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I met the Sundarbans as an angsty teenager, loyal to the possibilities of sweeping transformations. I first made acquaintance with her through Amitav Ghosh, as his Hungry Tide traversed across lives and memories of the island country, poetic in its chaos and terrifying in its beauty.
I learnt stories of her through women in shelter homes, who were once betrayed by lovers and deserted in the back lanes of Sonagachi, a red-light area in Kolkata, West Bengal. I read of boys pushed into adulthood, as their lands choke with too much salt. I remember her from Baba’s overexposed photos, taken on relief missions after Cyclone Aila devoured homes and lives. Her islands unmade in moments, as storm after storm ravaged through the veins of the world’s largest contiguous mangrove ecosystem.
And though I had filled cloud storages with reports, figures, and tables predicting the inevitability of her fall, nothing prepared me for the devastation that lay before me in the wake of Cyclone Amphan at Kumirmari, one of the remotest islands of Sundarbans in the Gosaba block of South 24 Parganas district.
Roughly three weeks earlier, on 20 May 2020, Cyclone Amphan had made landfall and flooded coastal communities, pushing water up to 15 kms inland. The IMD recorded winds of 150-160 km/hr, and 1,200 of the 4,263 sq. kms of the mangrove forests had been destroyed by the Category 5 super cyclone. 86 people died and around 10 million people became homeless in the fiercest cyclone the region had witnessed in a century. The state estimated losses of Rs. 1 lakh crore. No accounting was done, however, for the losses borne outside the spectrum of numbers.
I accompanied a team of NGOs based out of Kolkata and Hooghly to Kumirmari for relief work. The motorized boat left a busy Godkhali ferry ghat and veered its way into the vastness of the river dotted with islands battered by the storm. The beating of the rain against the river muffled the voices calling out to relief boats in hopes of aid, which for many, had still not arrived from the government or civil society networks.
For as far as we could see, broken embankments, fallen trees and demolished homes continuously appeared over the three-hour ride. As our boat reached the island of Kumirmari (deriving its name from Kumir, Bengali for crocodiles), hundreds of women, who had been left behind as adult male members migrated in search of livelihoods, stood ankle-deep in mud, with utensils that had survived the storm and makeshift cloth bags salvaged from the remains of sarees. The lives they had strenuously rebuilt after Cyclone Aila of 2009 had been dismantled in hours as their houses broke down, savings were lost and fields submerged under saline water.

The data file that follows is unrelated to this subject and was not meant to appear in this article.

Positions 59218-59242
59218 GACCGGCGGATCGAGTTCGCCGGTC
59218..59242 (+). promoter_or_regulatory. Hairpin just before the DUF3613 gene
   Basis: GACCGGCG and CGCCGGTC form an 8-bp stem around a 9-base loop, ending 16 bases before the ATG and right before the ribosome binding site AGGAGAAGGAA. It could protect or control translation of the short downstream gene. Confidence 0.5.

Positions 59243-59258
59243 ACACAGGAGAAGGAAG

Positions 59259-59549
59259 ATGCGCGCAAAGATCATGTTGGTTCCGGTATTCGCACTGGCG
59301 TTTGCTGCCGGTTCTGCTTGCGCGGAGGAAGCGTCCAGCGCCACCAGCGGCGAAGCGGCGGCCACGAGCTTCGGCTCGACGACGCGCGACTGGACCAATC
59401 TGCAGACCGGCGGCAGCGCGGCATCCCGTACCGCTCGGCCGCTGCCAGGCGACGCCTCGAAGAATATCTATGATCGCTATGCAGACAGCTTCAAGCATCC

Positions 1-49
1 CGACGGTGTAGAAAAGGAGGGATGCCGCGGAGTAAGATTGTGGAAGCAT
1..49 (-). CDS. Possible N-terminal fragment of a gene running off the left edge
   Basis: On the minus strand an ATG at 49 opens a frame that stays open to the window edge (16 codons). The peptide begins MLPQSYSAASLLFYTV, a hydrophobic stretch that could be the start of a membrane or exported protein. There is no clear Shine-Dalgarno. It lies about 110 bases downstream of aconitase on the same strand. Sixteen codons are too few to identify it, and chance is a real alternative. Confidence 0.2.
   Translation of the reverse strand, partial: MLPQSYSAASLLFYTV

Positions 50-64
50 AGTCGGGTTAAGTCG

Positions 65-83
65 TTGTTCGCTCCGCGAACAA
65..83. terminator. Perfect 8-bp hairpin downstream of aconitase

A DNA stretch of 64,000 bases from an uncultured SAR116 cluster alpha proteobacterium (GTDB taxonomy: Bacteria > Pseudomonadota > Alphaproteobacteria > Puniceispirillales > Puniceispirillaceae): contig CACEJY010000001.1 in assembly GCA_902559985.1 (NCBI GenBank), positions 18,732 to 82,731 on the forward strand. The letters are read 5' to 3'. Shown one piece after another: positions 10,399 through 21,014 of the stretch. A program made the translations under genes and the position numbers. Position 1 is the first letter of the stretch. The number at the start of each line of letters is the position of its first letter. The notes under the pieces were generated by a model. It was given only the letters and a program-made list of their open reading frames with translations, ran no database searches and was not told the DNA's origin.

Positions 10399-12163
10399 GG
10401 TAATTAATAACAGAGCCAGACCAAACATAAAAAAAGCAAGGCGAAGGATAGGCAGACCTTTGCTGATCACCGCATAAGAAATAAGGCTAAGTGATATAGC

The headmaster of the local school organized the distribution in the next couple of hours as volunteers filled bags with grains, pulses, oils, menstrual care products, and other such essentials. At sunset, as we wrapped up for the day, an aged woman, looking blankly at the sea that eats away at her island, asked, “Amra kobe jabo, ma?” (When do we leave, mother?)
As cyclones and storms increase in frequency, exacerbated by anthropogenic climate change, more adult men and teenage boys migrate from the tidal country* in search of livelihood; leaving behind women and girls as first responders to disasters. Yet, international climate negotiations until very recently eluded even the cursory lip service to gender-related conversations.
A growing body of scholarship and top-level diplomatic engagements have now started acknowledging the disproportionate vulnerability of women to climate change. This stems from factors like higher proportions of being in poverty, lesser access to basic human rights and facing systematic violence that exacerbates during situations of instability.
There is a growing consensus on the need to intensify women’s leadership in climate decision-making. Long-term mitigation and adaptation strategies are steadily accounting for the socio-cultural embeddedness of women in climate-vulnerable areas.
Even as global discourses advocate for greater women’s representation in climate dialogues, the conversation in Indian policy-making seems eerily silent. Our National Action Plan on Climate Change (NAPCC) of 2008 was entirely bereft of a gender dimension and few attempts have been made since then to include grassroot engagement from women most affected by such changes.
Closer to the tidal country, West Bengal’s State Action Plan on Climate Change has taken a similar direction with little to show for women’s participation in its design and implementation processes. Long after the boats disappear beyond their horizon, the women of Kumirmari, like their sisters across Sundarbans, will continue to live daily through the impacts of climate change. The onus now is upon us, to acknowledge the crucial role they can and must play as stakeholders, partners in decision making, educators and experts.
The attempts, however, to alter course for our decision-making bodies seem painfully few even as vulnerable communities across the world bear testimony to how climate justice pathways will be envisaged by women standing at the frontline.